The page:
0:000> !dumpobj 0x3920ed4c Name: System.Data.DataSet MethodTable 0x060bbd2c EEClass 0x060d2614 Size 80(0x50) bytes GC Generation: 2 mdToken: 0x0200003b (c:\windows\assembly\gac\system.data\1.0.5000.0__b77a5c561934e089\system.data.dll) FieldDesc*: 0x060bb358 MT Field Offset Type Attr Value Name 0x060b252c 0x4000583 0x4 CLASS instance 0x00000000 site 0x060b252c 0x4000584 0x8 CLASS instance 0x00000000 events 0x060b252c 0x4000582 0 CLASS shared static EventDisposed >> Domain:Value 0x001192a0:NotInit 0x0017fc40:NotInit 0x044b7b28:0x1c357cb8 << 0x060bbd2c 0x40003d3 0xc CLASS instance 0x00000000 defaultViewManager 0x060bbd2c 0x40003d4 0x10 CLASS instance 0x3920ee28 tableCollection 0x060bbd2c 0x40003d5 0x14 CLASS instance 0x3920ed9c relationCollection 0x060bbd2c 0x40003d6 0x18 CLASS instance 0x00000000 extendedProperties 0x060bbd2c 0x40003d7 0x1c CLASS instance 0x1c357c90 dataSetName 0x060bbd2c 0x40003d8 0x20 CLASS instance 0x182d0224 _datasetPrefix 0x060bbd2c 0x40003d9 0x24 CLASS instance 0x182d0224 namespaceURI 0x060bbd2c 0x40003da 0x40 System.Boolean instance 0 caseSensitive 0x060bbd2c 0x40003db 0x28 CLASS instance 0x14309a0c culture 0x060bbd2c 0x40003dc 0x41 System.Boolean instance 1 enforceConstraints 0x060bbd2c 0x40003dd 0x42 System.Boolean instance 0 fInReadXml 0x060bbd2c 0x40003de 0x43 System.Boolean instance 0 fInLoadDiffgram 0x060bbd2c 0x40003df 0x44 System.Boolean instance 0 fTopLevelTable 0x060bbd2c 0x40003e0 0x45 System.Boolean instance 0 fInitInProgress 0x060bbd2c 0x40003e1 0x46 System.Boolean instance 1 fEnableCascading 0x060bbd2c 0x40003e2 0x47 System.Boolean instance 0 fIsSchemaLoading 0x060bbd2c 0x40003e3 0x2c CLASS instance 0x00000000 rowDiffId 0x060bbd2c 0x40003e4 0x48 System.Boolean instance 0 fBoundToDocument 0x060bbd2c 0x40003e5 0x30 CLASS instance 0x00000000 onPropertyChangingDelegate 0x060bbd2c 0x40003e6 0x34 CLASS instance 0x00000000 onMergeFailed 0x060bbd2c 0x40003e7 0x38 CLASS instance 0x00000000 onDataRowCreated 0x060bbd2c 0x40003e8 0x3c CLASS instance 0x00000000 onClearFunctionCalled 0x060bbd2c 0x40003e9 0 CLASS shared static zeroTables >> Domain:Value 0x0017fc40:NotInit 0x044b7b28:0x1c357c80 <<
So 80 bytes is how much is needed to store all the pointers to the member variables, but the actual data is contained in the table collection and it’s member variables. If you need to get the actual size (including member variables for the object) you can run
Since the member variables are objects in themselves they will be listed separately in the !dumpheap –stat output, so the end sum: 1,032,127,612 bytes in this case, is the actual size of all data stored on the heaps.
Some types, like String, byte, char contain the actual data in the structure which means that the total size shown by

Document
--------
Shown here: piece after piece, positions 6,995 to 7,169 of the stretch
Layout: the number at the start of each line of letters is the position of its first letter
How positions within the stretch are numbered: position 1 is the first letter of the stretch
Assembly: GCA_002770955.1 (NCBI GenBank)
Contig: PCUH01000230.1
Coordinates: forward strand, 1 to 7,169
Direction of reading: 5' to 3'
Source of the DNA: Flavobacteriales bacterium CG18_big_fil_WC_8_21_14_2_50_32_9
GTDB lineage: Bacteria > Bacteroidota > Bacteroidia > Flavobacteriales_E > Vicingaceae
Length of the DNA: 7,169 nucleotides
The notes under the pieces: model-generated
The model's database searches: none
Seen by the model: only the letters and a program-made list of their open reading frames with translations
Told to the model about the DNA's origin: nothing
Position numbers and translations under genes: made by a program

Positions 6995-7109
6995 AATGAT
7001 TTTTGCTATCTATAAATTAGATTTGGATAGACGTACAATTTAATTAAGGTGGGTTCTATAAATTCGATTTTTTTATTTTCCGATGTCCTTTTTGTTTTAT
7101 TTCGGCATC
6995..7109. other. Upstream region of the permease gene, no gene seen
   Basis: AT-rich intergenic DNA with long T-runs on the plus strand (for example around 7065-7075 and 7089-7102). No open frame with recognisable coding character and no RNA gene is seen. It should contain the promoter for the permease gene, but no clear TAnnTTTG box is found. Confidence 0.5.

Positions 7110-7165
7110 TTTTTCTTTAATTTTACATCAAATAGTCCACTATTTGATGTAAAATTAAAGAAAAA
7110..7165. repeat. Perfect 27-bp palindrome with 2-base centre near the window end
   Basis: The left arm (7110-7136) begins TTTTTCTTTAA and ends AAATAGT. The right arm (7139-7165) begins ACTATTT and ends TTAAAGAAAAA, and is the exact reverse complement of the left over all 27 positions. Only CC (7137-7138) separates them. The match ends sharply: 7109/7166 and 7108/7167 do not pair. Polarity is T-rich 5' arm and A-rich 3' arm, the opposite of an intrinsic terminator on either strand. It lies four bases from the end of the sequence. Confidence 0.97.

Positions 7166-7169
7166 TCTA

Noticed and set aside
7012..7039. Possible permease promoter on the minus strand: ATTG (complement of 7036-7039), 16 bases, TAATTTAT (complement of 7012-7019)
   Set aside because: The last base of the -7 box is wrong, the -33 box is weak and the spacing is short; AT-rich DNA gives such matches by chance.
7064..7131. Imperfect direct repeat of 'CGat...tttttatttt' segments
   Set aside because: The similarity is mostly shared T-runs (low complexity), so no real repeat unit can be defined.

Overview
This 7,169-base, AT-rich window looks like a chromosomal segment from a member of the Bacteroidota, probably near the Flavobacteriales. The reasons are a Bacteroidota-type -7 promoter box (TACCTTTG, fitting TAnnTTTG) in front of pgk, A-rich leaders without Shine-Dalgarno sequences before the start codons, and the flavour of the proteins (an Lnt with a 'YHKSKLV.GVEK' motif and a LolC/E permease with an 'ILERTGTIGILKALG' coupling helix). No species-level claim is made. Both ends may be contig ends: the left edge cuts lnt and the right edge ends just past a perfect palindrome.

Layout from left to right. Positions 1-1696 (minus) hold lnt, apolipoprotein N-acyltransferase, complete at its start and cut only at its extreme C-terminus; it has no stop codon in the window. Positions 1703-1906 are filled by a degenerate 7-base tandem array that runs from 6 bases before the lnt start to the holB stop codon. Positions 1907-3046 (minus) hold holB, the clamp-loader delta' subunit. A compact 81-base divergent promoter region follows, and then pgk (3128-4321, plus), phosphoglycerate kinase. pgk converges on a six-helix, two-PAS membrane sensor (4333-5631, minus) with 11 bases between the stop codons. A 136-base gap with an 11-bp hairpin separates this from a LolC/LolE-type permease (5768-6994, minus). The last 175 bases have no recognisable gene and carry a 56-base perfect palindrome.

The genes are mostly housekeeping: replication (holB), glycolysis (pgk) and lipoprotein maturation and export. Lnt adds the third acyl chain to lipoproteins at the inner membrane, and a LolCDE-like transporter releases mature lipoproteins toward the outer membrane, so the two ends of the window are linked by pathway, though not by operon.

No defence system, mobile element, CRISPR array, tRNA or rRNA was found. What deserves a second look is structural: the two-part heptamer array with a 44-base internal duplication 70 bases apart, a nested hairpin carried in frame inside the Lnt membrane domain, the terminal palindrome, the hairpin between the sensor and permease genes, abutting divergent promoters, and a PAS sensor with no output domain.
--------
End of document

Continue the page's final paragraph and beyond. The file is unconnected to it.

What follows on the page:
!dumpheap –stat will be the same or very close to the total size of the objects. Both because of this and because these are very common object types you will see them as the biggest memory hoggers most of the time when you run
!dumpheap –stat so usually when you are looking for a memory leak it is more interesting to look at some of the other more unique objects.
In this particular case we can see a huge amount of DataRows, so a good starting point here is to look at why there are so many DataRows. (a lot of the strings are probably entries in the DataRows), and then continue looking at the number of DataSets etc. If there was a large number of DataSets we would be interested in why there were so many… in this case as we can see there were 221 which means that there is a large number of DataRows per DataSet which means that the datasets are pretty big. (We could run
!objsize on a few of them to verify)
I will talk in a later post about how to track down why/where an object is rooted (i.e. what is keeping it alive) but for now I want to concentrate on the !dumpheap output.
Another important thing to notice is the Free objects. These are not really objects but rather objects that have been marked as Free during a garbage collection but where the space is not yet compacted. If you have a lot of free space on the heap you may have a problem with pinning (a lot is a very vague term, but if more than 30% of the managed heap is Free you should definitely look into it). For some good explanations on this, please read Maonis blog
Some other switches I use quite a bit are
–mt (dump the objects with a specific method table),
-type (dump the objects that match a specific pattern),
-min (dump any objects over a specific size) and
–fix (dump all the objects between two heap addresses)
You can combine these in pretty much any way you want like this:
!dumpheap –type String –min 85000
which will dump out all Strings on the large object heap. (85000 bytes is the limit for when an object gets stored on the large object heap vs. on the normal .net heaps).
The result will look something like this
0:067> !dumpheap -type String -min 85000 Using our cache to search the heap. Address MT Size Gen 0x212d0030 0x79b94638 86,812 -1 System.String dDwtMTE0NjcyOTQ4MTt0PDtsPGk8Mz 0x222d0030 0x79b94638 86,812 -1 System.String dDwtMTE0NjcyOTQ4MTt0PDtsPGk8Mz 0x232d0030 0x79b94638 86,688 -1 System.String dDwtMTE0NjcyOTQ4MTt0PDtsPGk8Mz Statistics: MT Count TotalSize Class Name 0x79b94638 3 260,312 System.String Total 3 objects, Total size: 260,312
So we had 3 strings on the large object heap, they were 86,812, 86,812 and 86,688 bytes respectively, which means that they contain around 40,000 characters each since a character is 2 bytes.
When strings are listed with
!dumpheap the first few characters of the strings are listed for identification and a little piece of curiosa is that strings like the above that start with dDw are Base64 encoded strings. Most of the time when you see these they are ViewState strings so in this case the process is running some pages with pretty large ViewState.
Til next time…